Israeli premier’s pre-election comments may cost Israel the U.S. shield to a certain extent, but the White House is not expected to abandon its key ally at international platforms like the UN, experts say.
Three days before Israeli elections last week, Benjamin Netanyahu asserted that he would not allow the creation of a Palestinian state if he won. The White House in turn had said the U.S. administration would reassess its support to Israel at the UN and international forums because of Netanyahu’s remarks.
The Israeli premier, however, later backtracked on his comments in an interview with a U.S. national news outlet and said he still wanted “a sustainable, peaceful two-state solution.”
President Barack Obama’s displeasure though didn’t simmer down after the Israeli leader’s apparent retreat. “We take him at his word when he said that it (creation of a Palestinian state) wouldn’t happen during his prime minister ship, and so that’s why we’ve got to evaluate what other options are available,” Obama told the Huffington Post Saturday.
His remarks came two days after his phone call with the Israeli prime minister to congratulate him over his victory in the elections. The White House has been at odds with the Israeli prime minister because of his opposition to U.S. administration’s diplomatic efforts to curb the Iranian nuclear program. Further, the U.S. administration remains opposed to Israeli government’s authorization for settlements in the West Bank and East Jerusalem.
Experts point out, however, that no U.S. administration has set back from the unconditional American support to the Israeli state since its foundation in 1948. Therefore, they say it is unlikely that Obama will make a big shift in the U.S. policy towards Israel.
“I don’t think one can imagine that the administration will continue to emphasize its commitment to Israel’s security on one hand, and may do something that would call attention to Israeli government and also Israeli people on the other,” Arthur Hughes, a former American diplomat and an expert at Washington based Middle East Institute, told The Anadolu Agency.
Philip C. Wilcox, a former diplomat who served the U.S. in Tel Aviv, said that the last time he heard about reassessment of American-Israeli relations was in 1975 during the presidency of Gerald Ford when the Israeli government turned down a U.S. initiative for further redeployment in Sinai.
“Netanyahu’s pre-election comments may cost Israel the U.S. shield to a certain extent,” Wilcox said, however, the White House would not abandon Israel at international organizations such as the UN Security Council or International Criminal Court.
Although Obama said “a two-state solution is the only way for the long-term security of Israel,” experts argued that his mind was yet to be clear how to deal with the Israeli government under Netanyahu.
“I’m not sure that the administration itself knows how to deal with the situation, i.e., how it will punish Israeland Netanyahu,” Paul Scham, Executive director of the Gildenhorn Institute for Israel Studies at the University of Maryland, said.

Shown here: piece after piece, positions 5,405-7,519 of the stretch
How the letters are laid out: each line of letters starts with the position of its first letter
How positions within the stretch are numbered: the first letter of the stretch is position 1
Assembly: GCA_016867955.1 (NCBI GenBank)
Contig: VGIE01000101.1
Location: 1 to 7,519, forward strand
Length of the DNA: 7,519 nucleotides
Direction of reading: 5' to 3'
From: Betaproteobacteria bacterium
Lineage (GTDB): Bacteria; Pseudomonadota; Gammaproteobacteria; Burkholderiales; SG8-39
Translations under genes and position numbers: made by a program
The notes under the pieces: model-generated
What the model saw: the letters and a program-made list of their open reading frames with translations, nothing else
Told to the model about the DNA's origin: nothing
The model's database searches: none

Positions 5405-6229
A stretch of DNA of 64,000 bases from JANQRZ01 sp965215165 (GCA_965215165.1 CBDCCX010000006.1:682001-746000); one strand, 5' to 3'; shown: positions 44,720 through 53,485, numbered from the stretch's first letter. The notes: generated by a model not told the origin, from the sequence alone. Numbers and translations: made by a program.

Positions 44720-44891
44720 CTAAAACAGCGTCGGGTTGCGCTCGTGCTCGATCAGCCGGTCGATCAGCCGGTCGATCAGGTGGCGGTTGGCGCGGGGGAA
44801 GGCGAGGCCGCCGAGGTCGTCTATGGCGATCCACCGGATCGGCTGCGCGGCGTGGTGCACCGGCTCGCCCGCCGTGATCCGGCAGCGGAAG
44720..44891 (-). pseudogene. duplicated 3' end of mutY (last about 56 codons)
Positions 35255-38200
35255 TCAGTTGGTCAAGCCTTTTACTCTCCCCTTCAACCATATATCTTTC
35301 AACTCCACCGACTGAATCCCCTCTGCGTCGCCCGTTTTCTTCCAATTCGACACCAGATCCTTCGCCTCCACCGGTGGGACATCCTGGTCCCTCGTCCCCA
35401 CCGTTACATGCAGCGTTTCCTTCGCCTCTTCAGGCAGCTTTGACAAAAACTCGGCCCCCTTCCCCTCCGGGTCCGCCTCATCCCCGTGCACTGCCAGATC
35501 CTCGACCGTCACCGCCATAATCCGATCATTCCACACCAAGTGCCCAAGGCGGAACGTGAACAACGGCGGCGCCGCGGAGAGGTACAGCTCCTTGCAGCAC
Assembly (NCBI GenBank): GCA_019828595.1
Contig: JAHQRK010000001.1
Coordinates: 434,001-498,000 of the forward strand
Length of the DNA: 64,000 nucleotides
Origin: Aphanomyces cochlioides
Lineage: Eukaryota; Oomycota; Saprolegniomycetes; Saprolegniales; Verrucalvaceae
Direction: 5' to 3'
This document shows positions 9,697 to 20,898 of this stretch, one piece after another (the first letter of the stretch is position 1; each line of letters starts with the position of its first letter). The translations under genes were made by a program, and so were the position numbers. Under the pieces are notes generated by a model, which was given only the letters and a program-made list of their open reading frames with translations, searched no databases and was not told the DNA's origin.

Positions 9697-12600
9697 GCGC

But, he argued, a seismic shift in American policy was unlikely toward the Israeli state. Rather, the Obama administration might take some specific and fairly mild actions, which would not harm Israel, but indicate the U.S. displeasure.
“Probably, the U.S. will abstain in some UN resolutions that it formerly would have vetoed or voted against,” Scham said. “Perhaps, the U.S. will defend Israel less vigorously in some international forums,” he said.
Any action of that kind in the UN Security Council or General Assembly may strengthen Palestine’s hand against Israel. But, experts point out that Obama cannot politically afford such a move, especially when the Israeli prime minister’s popularity is seemingly higher than the American president himself at the U.S. Congress.
Netanyahu was applauded more than 40 times by congress members in his 40-minutes address at a joint session at the Capitol before the Israeli elections. Even during the ongoing tension, American congressmen against Obama continue to support the Israeli prime minister. “The president should get over it. Get over your temper tantrum, Mr. President,” Republican John McCain said Sunday.
Under such pressure at home, Obama will not be able to divert U.S.-Israel relations from its decades long path, Kadir Ustun, an expert at the Foundation for Political, Economic and Social Research in Washington, said. “But the White House response will remain at a level to show its dissatisfaction with the Israeli government,” Ustun said. “It’s not realistic to think that the U.S. will pull back its support to the Israeli state at the UN,” he added.
Experts also believed that Netanyahu’s sentiments against a Palestinian state were nothing new. “The most obvious and convincing support for his ultimate intentions is the fact that for many years he has been the champion of building settlements in West Bank and East Jerusalem,” Wilcox said.
The settlement and occupation project is a conscious program to prevent the Palestinian state, the diplomat said. Hughes also agreed saying that what Netanyahu has been doing on the ground, in fact, conflicted with the idea of a two state solution.